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Thursday, January 5, 2012

5 strategies to follow in a bear market

Most small investors enter the stock market when a bull market is nearing its peak. They don’t have clear goals and strategies, and get caught on the wrong foot by the bear market that inevitably follows. The trauma of losing money in a hurry can be soul-destroying.

Without the necessary skills and experience of surviving in a bear market, investors resort to all kinds of ill-advised strategies in an effort to quickly recover the losses. That only makes a bad situation worse.

The current bear phases in the Sensex and Nifty indices are 14 months old, and so far there has been very little indication of a reversal in the down trends. Experts are saying that the bear phase can last till the first half of Financial Year 2012-13. If they are right, the bear market may sustain till Sep 2012 – another 9 months!

Whether you are one of the unfortunates who are ‘stuck’ at higher levels, or a more seasoned investor who is sitting on cash to deploy at lower levels, here are 5 strategies that you may want to follow in the current bear market:-

1. Remember that bear market rallies are sharp and swift. Don’t jump in by thinking that you will miss a buying opportunity at a low entry price. Such rallies are some times ‘created’ by bears so that they can sell at a higher price.

2. Just because a stock has fallen to a 52 week low doesn’t mean it can’t fall any lower. As long as the trend is down, it can fall lower. If it is worth buying, being patient can help you to enter at a much lower price.

3. A sharp vertical drop in price – often accompanied by strong volumes - usually attracts a lot of buyers who believe that they are being smart by entering at a low price. It is the sign of a ‘panic bottom’, which seldom holds. Prices bounce up on the buying, but then fall lower than the ‘panic bottom’.

4. At the risk of sounding like a broken record (or, a damaged CD) – do not, repeat do not, average down in price. No one knows how much further a stock’s price will fall, or worse still, if it will ever recover (e.g. Cranes Software). It is far better to average up once the price forms a bottom and starts its up move.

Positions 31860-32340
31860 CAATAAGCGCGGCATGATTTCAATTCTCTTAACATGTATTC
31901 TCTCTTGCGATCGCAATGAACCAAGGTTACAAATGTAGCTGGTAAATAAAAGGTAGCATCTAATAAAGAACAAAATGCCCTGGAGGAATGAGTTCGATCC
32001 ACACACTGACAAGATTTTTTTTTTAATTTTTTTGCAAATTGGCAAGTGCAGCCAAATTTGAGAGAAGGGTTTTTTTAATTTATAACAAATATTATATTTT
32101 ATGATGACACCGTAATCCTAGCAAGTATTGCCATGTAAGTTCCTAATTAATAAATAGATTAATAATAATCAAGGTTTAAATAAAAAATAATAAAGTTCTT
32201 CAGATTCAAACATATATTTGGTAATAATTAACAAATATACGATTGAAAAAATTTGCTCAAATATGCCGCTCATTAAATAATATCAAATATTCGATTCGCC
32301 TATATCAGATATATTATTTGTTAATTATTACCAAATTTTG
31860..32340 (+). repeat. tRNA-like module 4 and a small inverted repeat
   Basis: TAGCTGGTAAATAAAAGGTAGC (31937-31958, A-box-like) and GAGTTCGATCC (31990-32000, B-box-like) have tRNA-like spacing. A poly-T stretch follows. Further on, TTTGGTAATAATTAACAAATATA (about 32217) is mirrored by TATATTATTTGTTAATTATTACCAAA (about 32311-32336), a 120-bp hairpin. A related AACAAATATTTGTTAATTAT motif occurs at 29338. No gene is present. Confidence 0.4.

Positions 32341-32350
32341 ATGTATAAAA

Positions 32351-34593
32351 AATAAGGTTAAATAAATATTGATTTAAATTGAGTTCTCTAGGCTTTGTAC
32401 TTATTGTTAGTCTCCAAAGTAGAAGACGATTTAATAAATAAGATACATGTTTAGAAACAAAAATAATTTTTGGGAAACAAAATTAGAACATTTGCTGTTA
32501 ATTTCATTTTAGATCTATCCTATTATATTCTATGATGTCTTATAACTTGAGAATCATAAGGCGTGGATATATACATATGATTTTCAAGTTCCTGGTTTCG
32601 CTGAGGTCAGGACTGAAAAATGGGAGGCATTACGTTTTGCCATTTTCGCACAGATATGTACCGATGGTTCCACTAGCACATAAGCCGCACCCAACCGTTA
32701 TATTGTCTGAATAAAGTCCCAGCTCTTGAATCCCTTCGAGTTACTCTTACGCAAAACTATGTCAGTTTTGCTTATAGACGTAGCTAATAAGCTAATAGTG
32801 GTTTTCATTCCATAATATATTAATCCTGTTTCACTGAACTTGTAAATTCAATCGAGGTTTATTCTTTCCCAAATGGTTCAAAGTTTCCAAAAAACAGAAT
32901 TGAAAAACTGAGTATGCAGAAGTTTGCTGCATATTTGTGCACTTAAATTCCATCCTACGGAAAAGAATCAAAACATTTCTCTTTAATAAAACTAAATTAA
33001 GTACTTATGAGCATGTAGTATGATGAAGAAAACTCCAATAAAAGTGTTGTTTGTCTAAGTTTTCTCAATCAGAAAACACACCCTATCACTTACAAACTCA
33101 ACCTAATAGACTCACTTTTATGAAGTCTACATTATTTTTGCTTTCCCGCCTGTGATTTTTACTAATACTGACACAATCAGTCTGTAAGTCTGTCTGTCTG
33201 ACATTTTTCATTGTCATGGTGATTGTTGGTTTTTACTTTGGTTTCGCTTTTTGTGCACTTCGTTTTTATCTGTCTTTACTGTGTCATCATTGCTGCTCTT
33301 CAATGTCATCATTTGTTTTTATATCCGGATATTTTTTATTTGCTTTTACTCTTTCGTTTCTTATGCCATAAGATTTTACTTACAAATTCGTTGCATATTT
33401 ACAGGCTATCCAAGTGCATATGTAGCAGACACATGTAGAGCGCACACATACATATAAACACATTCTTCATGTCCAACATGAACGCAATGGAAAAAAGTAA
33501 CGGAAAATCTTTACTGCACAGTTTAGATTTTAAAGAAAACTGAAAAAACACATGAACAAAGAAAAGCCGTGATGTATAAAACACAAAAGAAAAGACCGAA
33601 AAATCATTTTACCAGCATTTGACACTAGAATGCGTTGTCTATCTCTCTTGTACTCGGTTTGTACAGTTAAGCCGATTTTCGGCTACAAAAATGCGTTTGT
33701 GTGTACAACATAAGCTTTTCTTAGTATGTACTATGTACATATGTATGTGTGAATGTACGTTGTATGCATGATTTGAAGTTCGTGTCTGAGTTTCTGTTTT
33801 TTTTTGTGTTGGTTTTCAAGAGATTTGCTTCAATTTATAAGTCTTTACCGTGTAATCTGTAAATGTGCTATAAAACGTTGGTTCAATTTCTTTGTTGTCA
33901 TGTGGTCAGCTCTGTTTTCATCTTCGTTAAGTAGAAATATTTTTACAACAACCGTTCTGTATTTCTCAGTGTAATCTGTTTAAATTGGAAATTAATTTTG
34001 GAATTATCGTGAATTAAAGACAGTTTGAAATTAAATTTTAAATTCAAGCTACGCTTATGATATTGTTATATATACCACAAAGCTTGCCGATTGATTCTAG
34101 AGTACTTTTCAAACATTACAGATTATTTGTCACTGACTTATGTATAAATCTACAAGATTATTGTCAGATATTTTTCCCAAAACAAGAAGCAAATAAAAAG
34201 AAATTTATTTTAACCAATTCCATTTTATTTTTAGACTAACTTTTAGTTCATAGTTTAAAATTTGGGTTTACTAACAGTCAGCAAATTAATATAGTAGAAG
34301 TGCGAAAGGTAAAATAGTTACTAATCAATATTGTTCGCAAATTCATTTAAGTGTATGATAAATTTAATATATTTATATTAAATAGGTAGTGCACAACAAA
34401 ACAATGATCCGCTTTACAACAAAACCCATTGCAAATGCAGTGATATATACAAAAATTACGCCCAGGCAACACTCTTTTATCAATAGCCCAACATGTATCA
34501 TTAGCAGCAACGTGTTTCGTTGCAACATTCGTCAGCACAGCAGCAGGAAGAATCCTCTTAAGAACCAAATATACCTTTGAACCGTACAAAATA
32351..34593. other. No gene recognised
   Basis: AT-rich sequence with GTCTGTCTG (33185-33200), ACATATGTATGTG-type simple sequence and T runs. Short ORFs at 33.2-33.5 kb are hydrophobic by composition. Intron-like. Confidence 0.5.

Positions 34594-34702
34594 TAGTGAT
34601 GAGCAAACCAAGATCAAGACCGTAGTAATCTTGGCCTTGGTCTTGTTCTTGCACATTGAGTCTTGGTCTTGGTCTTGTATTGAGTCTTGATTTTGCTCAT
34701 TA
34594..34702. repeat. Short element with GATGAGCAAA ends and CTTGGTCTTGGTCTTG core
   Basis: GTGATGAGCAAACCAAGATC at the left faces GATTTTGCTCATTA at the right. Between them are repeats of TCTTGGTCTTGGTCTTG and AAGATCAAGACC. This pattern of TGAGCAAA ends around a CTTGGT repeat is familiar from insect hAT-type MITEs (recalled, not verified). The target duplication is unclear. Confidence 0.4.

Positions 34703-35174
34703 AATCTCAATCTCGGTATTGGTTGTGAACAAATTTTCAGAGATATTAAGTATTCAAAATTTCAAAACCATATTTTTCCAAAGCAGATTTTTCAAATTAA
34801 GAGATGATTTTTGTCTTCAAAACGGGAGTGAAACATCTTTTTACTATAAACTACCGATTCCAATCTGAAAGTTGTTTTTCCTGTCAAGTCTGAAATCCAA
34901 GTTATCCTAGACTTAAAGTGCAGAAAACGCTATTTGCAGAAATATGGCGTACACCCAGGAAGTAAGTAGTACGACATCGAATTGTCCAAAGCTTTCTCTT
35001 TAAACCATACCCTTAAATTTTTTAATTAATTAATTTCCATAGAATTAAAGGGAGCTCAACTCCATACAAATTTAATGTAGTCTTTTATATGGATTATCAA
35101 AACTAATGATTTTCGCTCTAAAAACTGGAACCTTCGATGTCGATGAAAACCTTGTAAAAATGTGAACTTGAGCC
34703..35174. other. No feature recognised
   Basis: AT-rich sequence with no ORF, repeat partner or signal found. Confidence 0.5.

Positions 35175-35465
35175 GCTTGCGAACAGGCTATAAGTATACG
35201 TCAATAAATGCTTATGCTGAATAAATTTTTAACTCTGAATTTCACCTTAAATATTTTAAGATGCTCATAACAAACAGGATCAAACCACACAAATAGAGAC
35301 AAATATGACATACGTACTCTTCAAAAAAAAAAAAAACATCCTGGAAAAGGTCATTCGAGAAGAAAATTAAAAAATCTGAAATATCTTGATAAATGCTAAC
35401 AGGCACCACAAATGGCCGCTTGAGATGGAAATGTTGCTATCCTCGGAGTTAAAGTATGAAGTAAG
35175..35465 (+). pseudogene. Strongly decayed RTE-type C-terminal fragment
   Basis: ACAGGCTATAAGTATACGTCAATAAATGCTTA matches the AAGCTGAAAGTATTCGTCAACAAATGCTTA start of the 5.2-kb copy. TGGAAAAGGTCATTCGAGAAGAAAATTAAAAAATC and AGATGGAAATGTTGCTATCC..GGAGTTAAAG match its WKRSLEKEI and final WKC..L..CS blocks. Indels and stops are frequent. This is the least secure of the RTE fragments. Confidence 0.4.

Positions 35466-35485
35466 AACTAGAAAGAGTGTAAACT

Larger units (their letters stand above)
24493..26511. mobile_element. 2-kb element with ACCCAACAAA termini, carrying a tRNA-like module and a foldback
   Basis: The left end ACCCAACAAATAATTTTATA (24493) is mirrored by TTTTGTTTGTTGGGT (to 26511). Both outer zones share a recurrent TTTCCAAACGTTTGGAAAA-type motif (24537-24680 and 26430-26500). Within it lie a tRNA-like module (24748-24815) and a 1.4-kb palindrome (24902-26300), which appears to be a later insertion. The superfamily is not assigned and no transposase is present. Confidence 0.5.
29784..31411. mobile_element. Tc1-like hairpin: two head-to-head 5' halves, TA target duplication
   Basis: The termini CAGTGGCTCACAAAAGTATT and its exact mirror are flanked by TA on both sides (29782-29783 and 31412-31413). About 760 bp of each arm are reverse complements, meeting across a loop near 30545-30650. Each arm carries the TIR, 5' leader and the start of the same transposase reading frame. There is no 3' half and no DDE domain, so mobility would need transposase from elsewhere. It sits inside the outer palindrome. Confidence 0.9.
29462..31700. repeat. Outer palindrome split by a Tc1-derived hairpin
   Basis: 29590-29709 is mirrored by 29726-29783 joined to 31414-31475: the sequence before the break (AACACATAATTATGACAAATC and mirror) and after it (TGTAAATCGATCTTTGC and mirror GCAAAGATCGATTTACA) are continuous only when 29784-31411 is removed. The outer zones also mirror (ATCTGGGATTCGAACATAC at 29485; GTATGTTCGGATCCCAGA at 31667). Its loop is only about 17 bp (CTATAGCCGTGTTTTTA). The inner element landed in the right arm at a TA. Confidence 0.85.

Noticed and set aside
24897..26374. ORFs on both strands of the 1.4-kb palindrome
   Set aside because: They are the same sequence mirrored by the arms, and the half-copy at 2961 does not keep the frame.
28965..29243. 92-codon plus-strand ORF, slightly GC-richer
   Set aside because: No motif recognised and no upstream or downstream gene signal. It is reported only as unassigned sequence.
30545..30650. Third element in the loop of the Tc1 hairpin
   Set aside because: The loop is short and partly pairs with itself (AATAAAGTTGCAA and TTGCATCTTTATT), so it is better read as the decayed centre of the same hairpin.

5. Major down trends are not reversed in a day or a week. Bottom reversal patterns take a few weeks to a few months to form. Ability to ‘read’ chart patterns can help investors to accumulate a stock while a reversal pattern is ongoing (refer Chapter 7: Reversal Patterns of my free eBook: Technical Analysis – an Introduction).

If you can’t ‘read’ a reversal pattern, don’t worry. Eventually, prices will turn up and a new bull market will begin. You may enter at a higher price, but the chances of a loss can be minimised by using a trailing stop-loss.

Related Posts

Five things you should avoid in a bear market
Five more things to avoid in a Bear Market

2 comments:

numan said...

Hi Subhankar,

Thanks for the wonderful posts, it certainly helps new investors like me!

For your point no. 4: I think I am doing the same mistake currently. Is this point holds good for all stocks including blue chips and for the ones where you are convinced about the company? How about MF's where all analysts ask only to SIP regularly to "average" the cost?

I invest only in MFs as I don't have enough bandwidth to research a company and invest. I really get your point, but is it bad even to SIP good diversified MF during the periods like this?

Thanks again and keep up your wonderful spirit of educating younger souls like me.

Sri

Subhankar said...

Hi Sri,

Thanks for the kind words.

Most small investors 'average down' because they are in a losing position - not because they have done due diligence. It may be better to set a stop-loss and get out with a small loss if the market goes against you. Much better to buy and 'average up' during a bull market.

If you are disciplined about your SIP investments, don't discontinue them. But remember that your 'average price' will be higher than the NAV during a bear phase.

A value averaging plan gives better returns than a cost averaging plan (like SIP). You may want to read my post of Sep 24, 2009 on the topic.